December is full of Christmas cheer at WSG! WSG’s hallways are transformed with decorations, there is planning for our Christmas program, and you can hear Christmas carols in our hallway during classroom transitions. Christmas is also a beautiful reminder of our awesome responsibility to provide excellent and joyful learning opportunities for our girls. You may think to yourself, “Ms. Wetzel, what on Earth does Christmas have to do with WSG’s pedagogy?” I am here to tell you that Christmas has everything to do with our school’s pedagogy! Christmas is a celebration of the incarnation, when God became human. The incarnation shows us that God is present in our lives and in the world! At WSG, we embrace an incarnational view of the world. We believe that God’s love is present everywhere and in everyone! The incarnation informs how we approach school culture, discipline and academic learning. Our students are taught to acknowledge God’s presence in all people. Our teachers embrace an incarnational worldview when they use restorative practices in the classroom or develop lesson plans that cater to the unique needs of our students. Because Christ’s love is at work in everyone and everywhere, all learning at WSG from math to reading to science to religion helps to bring forth the fullness of Christ’s light in our students and our school. Christmas has everything to do with our pedagogy and is a perfect time to share with you how WSG came to formalize it.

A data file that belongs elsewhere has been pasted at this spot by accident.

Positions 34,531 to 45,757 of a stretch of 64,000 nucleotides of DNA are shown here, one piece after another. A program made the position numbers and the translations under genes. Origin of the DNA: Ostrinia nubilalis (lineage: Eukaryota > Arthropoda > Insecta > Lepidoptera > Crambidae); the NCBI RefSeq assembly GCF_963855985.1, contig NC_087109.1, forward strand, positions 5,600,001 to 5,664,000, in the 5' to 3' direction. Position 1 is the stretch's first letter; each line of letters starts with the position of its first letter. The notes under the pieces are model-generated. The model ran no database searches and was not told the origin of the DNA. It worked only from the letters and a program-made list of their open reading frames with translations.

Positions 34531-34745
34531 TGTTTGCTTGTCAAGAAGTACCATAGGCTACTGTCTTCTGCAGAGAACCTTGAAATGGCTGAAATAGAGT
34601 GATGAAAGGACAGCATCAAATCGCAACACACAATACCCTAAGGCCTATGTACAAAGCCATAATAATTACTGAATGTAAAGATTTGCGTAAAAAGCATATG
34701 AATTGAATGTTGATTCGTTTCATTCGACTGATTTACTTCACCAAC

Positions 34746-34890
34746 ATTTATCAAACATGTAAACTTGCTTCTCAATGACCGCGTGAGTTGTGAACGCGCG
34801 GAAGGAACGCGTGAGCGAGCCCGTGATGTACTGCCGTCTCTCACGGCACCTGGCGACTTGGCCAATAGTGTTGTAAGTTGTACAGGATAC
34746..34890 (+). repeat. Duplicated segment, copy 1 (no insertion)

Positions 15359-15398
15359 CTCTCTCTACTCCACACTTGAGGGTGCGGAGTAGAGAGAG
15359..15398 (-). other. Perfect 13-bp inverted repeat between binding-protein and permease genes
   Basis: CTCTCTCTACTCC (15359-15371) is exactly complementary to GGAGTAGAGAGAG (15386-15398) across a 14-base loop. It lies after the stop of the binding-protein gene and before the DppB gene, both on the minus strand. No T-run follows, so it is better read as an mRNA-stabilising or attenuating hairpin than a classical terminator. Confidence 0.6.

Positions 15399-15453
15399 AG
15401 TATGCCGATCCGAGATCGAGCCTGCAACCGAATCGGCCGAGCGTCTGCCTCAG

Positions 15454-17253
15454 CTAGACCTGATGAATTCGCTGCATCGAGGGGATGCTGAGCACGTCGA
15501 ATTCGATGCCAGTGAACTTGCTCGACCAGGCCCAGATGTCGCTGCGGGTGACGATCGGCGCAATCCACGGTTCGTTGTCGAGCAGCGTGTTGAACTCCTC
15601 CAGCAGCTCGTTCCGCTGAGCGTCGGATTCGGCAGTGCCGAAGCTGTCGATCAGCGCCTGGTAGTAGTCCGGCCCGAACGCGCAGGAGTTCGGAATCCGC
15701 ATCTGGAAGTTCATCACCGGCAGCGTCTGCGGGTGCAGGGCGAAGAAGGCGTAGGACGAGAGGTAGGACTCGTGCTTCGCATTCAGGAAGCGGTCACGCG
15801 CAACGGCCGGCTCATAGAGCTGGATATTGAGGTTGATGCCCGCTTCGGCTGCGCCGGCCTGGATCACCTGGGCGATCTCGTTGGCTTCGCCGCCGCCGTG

In 2018, we began a collaborative process to define the WSG way of teaching and learning through the development of a pedagogy statement. It was important to define our pedagogy because we knew there was something special about how WSG engages students in the learning process. We wanted the statement to both capture the essence of our teaching practices and be aspirational. Remember all learning is a reflection of Christ’s presence in our school so it was important for us to celebrate our strengths and identify areas for continued growth.


We identified 9 essential traits of our teaching methods: faith-based, individualized, culturally responsive, experiential, inquiry based, flexible grouping, differentiated assessments, positive behavior systems and data-driven decision making. You can read the complete pedagogy statement as well as our recognize statements here:


Pedagogy Statement


Pedagogy Traits and Recognize Statements


Here is the timeline of our project:


We are incredibly proud of the work our staff engaged in throughout this adaptive process. At each step, we incorporated feedback from all of our staff and made adjustments until we arrived at a statement that truly captures what we believe about teaching and learning at WSG.


Merry Christmas!